Coconut For Weight Loss:
Coconut accelerates the body’s metabolism by relieving stress on the pancreas. Coconut oil contains healthy saturated fats that prevent foods from becoming incompletely digested, which in turn aids enzyme and thyroid function. Naturopathic doctor Bruce Fife states that by substituting coconut oil for other oils in recipes, individuals end up eating less because the beneficial fats in coconut oil naturally make people feel fuller sooner than if they had ingested other dietary oils. The coconut diet is not necessarily a “diet” because instead of limiting or restricting the dieter’s food intake, it replaces the widely used refined fats with coconut oil to incorporate a lifelong weight reduction plan that is based on the healthier coconut oil fat.
Coconut Oil And Lauric Acid:
Coconut oil has many health benefits which are attributed to the presence of lauric acid. When it is present in the body, lauric acid is converted into monolaurin, a compound that is highly toxic to viruses, bacteria, fungus’s and other microorganisms because of its ability to disrupt their lipid membranes and virtually destroy them. Monolaurin is effective for treating candida albicans, fungal infections and athlete’s foot. It also targets bacterial infections and viruses like measles, influenza, hepatitis C and even HIV.
In fact, researchers from the Philippines are studying the effectiveness of lauric acid against HIV/AIDS due to its strong anti-viral properties. Moreover, lauric acid is non-toxic, making it a better alternative to modern drugs that are typically prescribed for viruses as well as fungal and bacterial infections. Without lauric acid, monolaurin cannot be produced by the body. Breast milk is the only other source of lauric acid, which must explain the lesser incidents of infections with breast-fed infants. It has also been observed that regular consumption of boosts immunity and reduces incidences of sickness.
As diabetics, glucagon plays a vital role in part of our overall management and as I experienced a couple weeks ago, it can save your life. As a type 1 diabetic, I’m very well versed on how this works (unfortunately), and why it is so important and how it can keep us out of emergent situations or in my case, help you come out of a diabetic seizure. So for all the newly diagnosed diabetics out there, young and old, what is glucagon? What is it so important that we should have it on us at all time, wherever we go? Lets take a closer look!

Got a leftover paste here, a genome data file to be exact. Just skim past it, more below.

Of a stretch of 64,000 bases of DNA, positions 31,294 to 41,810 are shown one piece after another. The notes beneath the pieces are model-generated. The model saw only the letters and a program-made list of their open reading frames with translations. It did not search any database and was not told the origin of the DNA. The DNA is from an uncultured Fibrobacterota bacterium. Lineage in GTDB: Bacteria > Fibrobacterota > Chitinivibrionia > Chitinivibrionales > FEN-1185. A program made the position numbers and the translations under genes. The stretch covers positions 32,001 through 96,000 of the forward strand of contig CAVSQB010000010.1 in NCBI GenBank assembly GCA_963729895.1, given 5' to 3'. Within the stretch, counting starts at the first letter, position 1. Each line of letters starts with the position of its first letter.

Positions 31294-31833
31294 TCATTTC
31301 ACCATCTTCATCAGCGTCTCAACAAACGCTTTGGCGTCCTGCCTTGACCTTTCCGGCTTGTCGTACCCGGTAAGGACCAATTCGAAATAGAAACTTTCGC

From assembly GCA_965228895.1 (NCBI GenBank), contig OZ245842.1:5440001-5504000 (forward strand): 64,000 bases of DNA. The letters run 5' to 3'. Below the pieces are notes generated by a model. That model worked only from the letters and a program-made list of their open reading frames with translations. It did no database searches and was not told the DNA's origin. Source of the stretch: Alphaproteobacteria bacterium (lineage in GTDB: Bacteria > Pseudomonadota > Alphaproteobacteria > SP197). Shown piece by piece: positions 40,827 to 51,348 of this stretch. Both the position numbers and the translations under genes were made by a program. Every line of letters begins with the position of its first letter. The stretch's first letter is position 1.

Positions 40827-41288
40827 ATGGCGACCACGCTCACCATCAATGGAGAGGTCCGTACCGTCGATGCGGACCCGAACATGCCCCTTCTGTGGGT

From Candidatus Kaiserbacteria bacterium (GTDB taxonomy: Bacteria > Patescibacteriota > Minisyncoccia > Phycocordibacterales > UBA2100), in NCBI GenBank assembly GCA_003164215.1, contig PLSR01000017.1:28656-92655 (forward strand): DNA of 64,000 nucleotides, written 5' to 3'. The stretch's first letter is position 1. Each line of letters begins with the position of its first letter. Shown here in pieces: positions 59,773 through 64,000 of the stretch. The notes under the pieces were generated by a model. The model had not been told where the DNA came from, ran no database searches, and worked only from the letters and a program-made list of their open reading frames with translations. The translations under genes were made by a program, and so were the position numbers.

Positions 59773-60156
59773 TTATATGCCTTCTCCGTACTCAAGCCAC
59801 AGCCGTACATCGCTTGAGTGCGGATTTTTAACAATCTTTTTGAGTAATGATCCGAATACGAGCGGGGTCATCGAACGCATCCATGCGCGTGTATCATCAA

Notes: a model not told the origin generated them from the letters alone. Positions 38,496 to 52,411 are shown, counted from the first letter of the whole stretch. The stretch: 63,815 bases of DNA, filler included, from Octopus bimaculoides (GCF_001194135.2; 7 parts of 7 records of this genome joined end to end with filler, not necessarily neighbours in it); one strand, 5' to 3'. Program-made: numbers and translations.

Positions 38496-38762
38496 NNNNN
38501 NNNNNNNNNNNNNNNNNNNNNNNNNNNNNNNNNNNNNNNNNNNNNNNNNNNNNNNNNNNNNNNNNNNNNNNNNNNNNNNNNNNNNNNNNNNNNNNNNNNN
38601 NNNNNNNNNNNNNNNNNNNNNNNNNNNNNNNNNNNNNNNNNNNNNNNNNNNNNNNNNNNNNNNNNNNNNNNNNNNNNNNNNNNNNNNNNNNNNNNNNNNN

What Is Glucagon:
Glucagon is a hormone (like insulin) that is naturally made in the pancreas. The pancreas produces this hormone when the body needs to put more sugar (glucose) in the blood to be used for energy. Glucagon raises the blood sugar by sending a signal to the liver and muscles (where your body naturally stores glucose) to release glucose.
The difference between the two, is that insulin lowers your blood glucose (sugar) by helping your body use the glucose in the blood for energy. Glucagon raises your blood glucose (sugar) by causing the liver and muscles to release stored glucose quickly. Though glucagon helps raise the level of glucose in the blood, it is not considered a sugar.
The Role Of Glucagon In The Body:
Glucagon plays an active role in allowing the body to regulate the utilization of glucose and fats.
Glucagon is released in response to low blood glucose levels and to events whereby the body needs additional glucose, such as in response to vigorous exercise.
When glucagon is released it can perform the following tasks:
- Stimulating the liver to break down glycogen to be released into the blood as glucose
- Activating gluconeogenesis, the conversion of amino acids into glucose
- Breaking down stored fat (triglycerides) into fatty acids for use as fuel by cells
Insulin And Glucagon:
Glucagon is usually given by injection beneath the skin, in the muscle, or in the vein. It comes as a powder and liquid that will need to be mixed just before administering the dose. Instructions for mixing and giving the injection are in the package. Glucagon should be administered as soon as possible after discovering that the patient is unconscious from low blood sugar. After the injection, the patient should be turned onto the side to prevent choking if they vomit. Once the injection has been given, contact your doctor. It is very important that all patients have a household member who knows the symptoms of low blood sugar and how to administer glucagon.